As we all know, Ken Saro-Wiwa, one of Nigeria's leading environmentalists and authors, was executed by Nigeria's former military regime in November 1995, provoking international protests and calls for punitive measures against Nigeria. Mr. Saro-Wiwa, a popular author, playwright and television producer, had been one of the Nigerian government's most articulate and determined critics. He had built a campaign against environmental damage by oil companies and for a fairer share of Nigeria's immense oil wealth for the regions where it is produced. The highly eloquent and intelligent Ken Saro-Wiwa, and others, were accused of killing four Ogoni chiefs opposed to the campaign by the Movement for the Survival of Ogoni People (MOSOP), which was headed by the late author. They were convicted after a controversial trial that attracted global condemnations. MOSOP was at the vanguard of the agitation against the environmental degradation of Ogoniland arising from oil exploration.
Mr. Saro-Wiwa's organization, the Movement for the Survival of the Ogoni People, grew to become the largest political organization in the 350-square-mile homeland of the Ogoni. This ethnic group, to which he belonged, includes 500,000 people who live in the oil-rich but desperately poor swamplands of Delta State. The group began to demonstrate for an end to oil spills, gas flarings and the destruction of the mangroves to make way for Shell pipelines. They also demanded a share of the revenues from the oil pumped from their land. In response, Nigerian troops mounted a kind of scorched-earth campaign against the Ogoni, burning villages and committing murders and rapes, international human rights groups say.
Shell, Nigeria's largest oil producing company, had acknowledged frequent spills but had said the Ogoni movement exaggerated their impact. Mr. Saro-Wiwa was arrested in 1994 and put on trial before a special military court along with other Ogoni advocates, on charges that human rights groups and Western governments said were trumped up. Despite international pressure, Shell initially refused to intervene, saying at the time, ''the company does not get involved in politics.''
The Chairman of the Civil Disturbances Tribunal (chaired by Auta) was set up by the late brutal dictator, General Sani Abacha in 1995, to try Mr. Ken Saro Wiwa and eight other Ogoni activists for the alleged murder of four members of Gokana council of Chiefs and Elders: Chief Albert Badey, Chief Simeon Orage, Chief Theophilus Orage and Chief Edward Kobani
Earlier on, in May 1994, Ken Saro Wiwa was denied entry into Ogoni land by Federal Government and the four chiefs who opposed his movement were murdered by some unknown youths of the community.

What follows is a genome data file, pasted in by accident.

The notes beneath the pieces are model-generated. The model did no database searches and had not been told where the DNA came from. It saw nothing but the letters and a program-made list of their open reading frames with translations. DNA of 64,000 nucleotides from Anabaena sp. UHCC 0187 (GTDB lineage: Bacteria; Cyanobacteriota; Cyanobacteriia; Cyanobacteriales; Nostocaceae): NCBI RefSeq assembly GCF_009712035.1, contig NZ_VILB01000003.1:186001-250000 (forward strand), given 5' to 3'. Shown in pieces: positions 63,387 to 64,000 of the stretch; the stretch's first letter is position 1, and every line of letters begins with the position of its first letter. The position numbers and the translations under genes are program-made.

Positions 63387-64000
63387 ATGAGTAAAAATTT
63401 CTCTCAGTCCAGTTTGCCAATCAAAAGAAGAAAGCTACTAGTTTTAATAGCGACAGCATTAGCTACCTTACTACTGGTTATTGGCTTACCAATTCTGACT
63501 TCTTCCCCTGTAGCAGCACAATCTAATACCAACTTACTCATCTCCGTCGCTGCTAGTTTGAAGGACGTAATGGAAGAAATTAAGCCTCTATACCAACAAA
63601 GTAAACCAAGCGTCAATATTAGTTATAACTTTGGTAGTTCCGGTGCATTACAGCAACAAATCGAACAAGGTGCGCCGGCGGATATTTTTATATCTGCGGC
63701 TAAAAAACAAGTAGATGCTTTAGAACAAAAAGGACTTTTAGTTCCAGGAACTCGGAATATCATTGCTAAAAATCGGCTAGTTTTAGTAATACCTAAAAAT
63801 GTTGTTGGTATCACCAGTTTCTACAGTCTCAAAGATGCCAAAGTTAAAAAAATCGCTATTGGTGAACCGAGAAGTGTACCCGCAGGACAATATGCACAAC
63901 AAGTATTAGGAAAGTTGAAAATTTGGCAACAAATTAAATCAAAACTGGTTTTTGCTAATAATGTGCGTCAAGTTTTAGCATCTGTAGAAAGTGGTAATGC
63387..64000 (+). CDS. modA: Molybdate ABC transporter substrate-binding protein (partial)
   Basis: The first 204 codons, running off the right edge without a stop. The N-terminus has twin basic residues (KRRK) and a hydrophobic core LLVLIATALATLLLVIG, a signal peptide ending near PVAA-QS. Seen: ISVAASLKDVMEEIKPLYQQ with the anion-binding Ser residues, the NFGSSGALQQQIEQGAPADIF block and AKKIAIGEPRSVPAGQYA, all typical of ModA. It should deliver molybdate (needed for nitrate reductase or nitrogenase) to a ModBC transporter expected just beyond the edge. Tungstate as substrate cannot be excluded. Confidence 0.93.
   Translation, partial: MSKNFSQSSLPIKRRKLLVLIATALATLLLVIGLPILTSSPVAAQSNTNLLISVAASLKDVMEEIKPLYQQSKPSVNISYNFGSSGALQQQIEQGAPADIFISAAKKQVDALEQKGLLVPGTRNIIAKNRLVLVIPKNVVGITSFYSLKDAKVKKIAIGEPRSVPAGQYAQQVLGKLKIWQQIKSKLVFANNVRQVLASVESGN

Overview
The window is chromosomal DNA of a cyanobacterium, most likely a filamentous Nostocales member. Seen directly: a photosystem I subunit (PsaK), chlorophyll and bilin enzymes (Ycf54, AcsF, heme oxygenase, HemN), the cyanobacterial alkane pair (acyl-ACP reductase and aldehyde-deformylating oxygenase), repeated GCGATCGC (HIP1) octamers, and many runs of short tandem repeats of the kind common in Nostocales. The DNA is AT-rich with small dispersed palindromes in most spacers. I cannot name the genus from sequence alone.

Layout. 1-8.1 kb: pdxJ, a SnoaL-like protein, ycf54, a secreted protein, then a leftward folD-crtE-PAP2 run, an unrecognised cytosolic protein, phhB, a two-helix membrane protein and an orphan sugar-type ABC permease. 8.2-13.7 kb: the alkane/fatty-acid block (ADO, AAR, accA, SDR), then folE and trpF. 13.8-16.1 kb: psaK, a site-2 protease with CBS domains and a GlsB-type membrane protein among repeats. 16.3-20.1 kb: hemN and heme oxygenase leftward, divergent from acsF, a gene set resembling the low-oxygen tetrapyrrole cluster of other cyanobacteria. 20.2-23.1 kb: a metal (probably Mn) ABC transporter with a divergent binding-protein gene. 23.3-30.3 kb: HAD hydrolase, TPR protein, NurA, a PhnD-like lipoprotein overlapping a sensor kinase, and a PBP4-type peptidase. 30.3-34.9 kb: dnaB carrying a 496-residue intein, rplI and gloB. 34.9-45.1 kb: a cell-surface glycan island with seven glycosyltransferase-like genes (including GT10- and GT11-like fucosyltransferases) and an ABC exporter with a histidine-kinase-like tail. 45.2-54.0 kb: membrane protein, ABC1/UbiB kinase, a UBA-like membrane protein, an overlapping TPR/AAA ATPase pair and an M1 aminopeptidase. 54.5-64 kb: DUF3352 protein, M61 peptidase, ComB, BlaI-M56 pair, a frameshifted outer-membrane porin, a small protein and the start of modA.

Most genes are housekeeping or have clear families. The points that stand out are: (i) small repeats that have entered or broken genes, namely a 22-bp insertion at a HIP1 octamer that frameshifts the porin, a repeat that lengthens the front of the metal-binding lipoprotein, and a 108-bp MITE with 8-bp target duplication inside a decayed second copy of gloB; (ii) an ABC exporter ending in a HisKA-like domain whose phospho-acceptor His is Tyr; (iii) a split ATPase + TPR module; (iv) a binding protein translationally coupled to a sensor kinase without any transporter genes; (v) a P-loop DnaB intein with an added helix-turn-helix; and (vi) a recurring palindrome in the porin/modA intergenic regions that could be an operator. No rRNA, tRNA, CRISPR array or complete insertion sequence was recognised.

Ibrahim Auta, who was born in Jos, but had his ancestral root in Borno state conducted the trial in suspicious manner that eventually led to the withdrawal of the defence counsels. Late Chief Gani Fawehinmi [SAN], the attorney to Ken Saro Wiwa submitted that every requirement of fundamental right of fair hearing was violated by the tribunal, “we observed that every norm of due process was ignored.”
The tribunal that convicted Saro-Wiwa turned out to be one of the most controversial in the history of this country. The panel delivered a speedy, but severely criticized verdict on October 31, 1995, barely nine months after it was convened.
The lead attorneys for the defendants—indefatigable Chief Gani Fawehinmi, SAN and Femi Falana, SAN were denied entry into the venue of the proceedings and denied the rights to confer with the defendants—in a case involving capital offenses. Auta denied all motions/application for continuances.
Let us examine significant events that occurred during the kangaroo-trial of good man—Ken Saro Wiwa. Chief Gani Fawehinmi, SAN raised a preliminary application seeking to transfer the case to a regular court because the alleged offenses conferred jurisdiction upon the regular state courts.
Judge Auta denied this. This is erroneous: because there are NO appeals from military tribunals. Thus, all mistakes of laws, errors of facts, and errors of procedure were not appealable. In view of the fact that the issues involved were capital offenses, this was erroneous and constitutes a gross violation of rules of fairness and fair hearing. Auta has no place in the Nigerian judicial system at anytime
Further, there were denial of defendants’ access to witnesses. One Uzomah Kpekpe had written a letter to Saro Wiwa admitting that he had been forced to lie against Mr. Wiwa, along with a promise to set the record straight. After Kpekpe’s release, he disappeared. When Fawehinmi brought an application, pursuant to section 120 of the Criminal Procedure Act, to Auta so as to compel Daudu to produce the witness for examination by defendants prior to his release, Auta held thus:
“It is not new that witnesses have changed sides. It is not something that has never happened. The observation is premature as the trial will soon start.”
During the Saro-Wiwa trial, prior to the commencement of the “show” termed a trial, Fawehinmi brought an application for bail on behalf of the accused, Auta held thus:
“The likelihood of committing the same offense is also there, as relations of the victims are also there. These people that were killed have relations who may be eager to take revenge. It is therefore necessary at this stage and in the interest of the accused persons to remain in protective custody”
Despite all the objections by Fawehinmi that the trial had not started, and that no one has been found guilty, no one has yet been adjudged guilty of the offenses upon which revenge/vengeance would be based, Auta and Daudu would not budge. Defendants were remanded in a military garrison
Prosecutors produced several fake witnesses that defense attorneys had to withdraw.
Fawehinmi later stated that the trial was in violation of rules of fundamental human rights, human dignity, fair hearing, municipal laws, and internal laws. The execution of the defendants was guaranteed.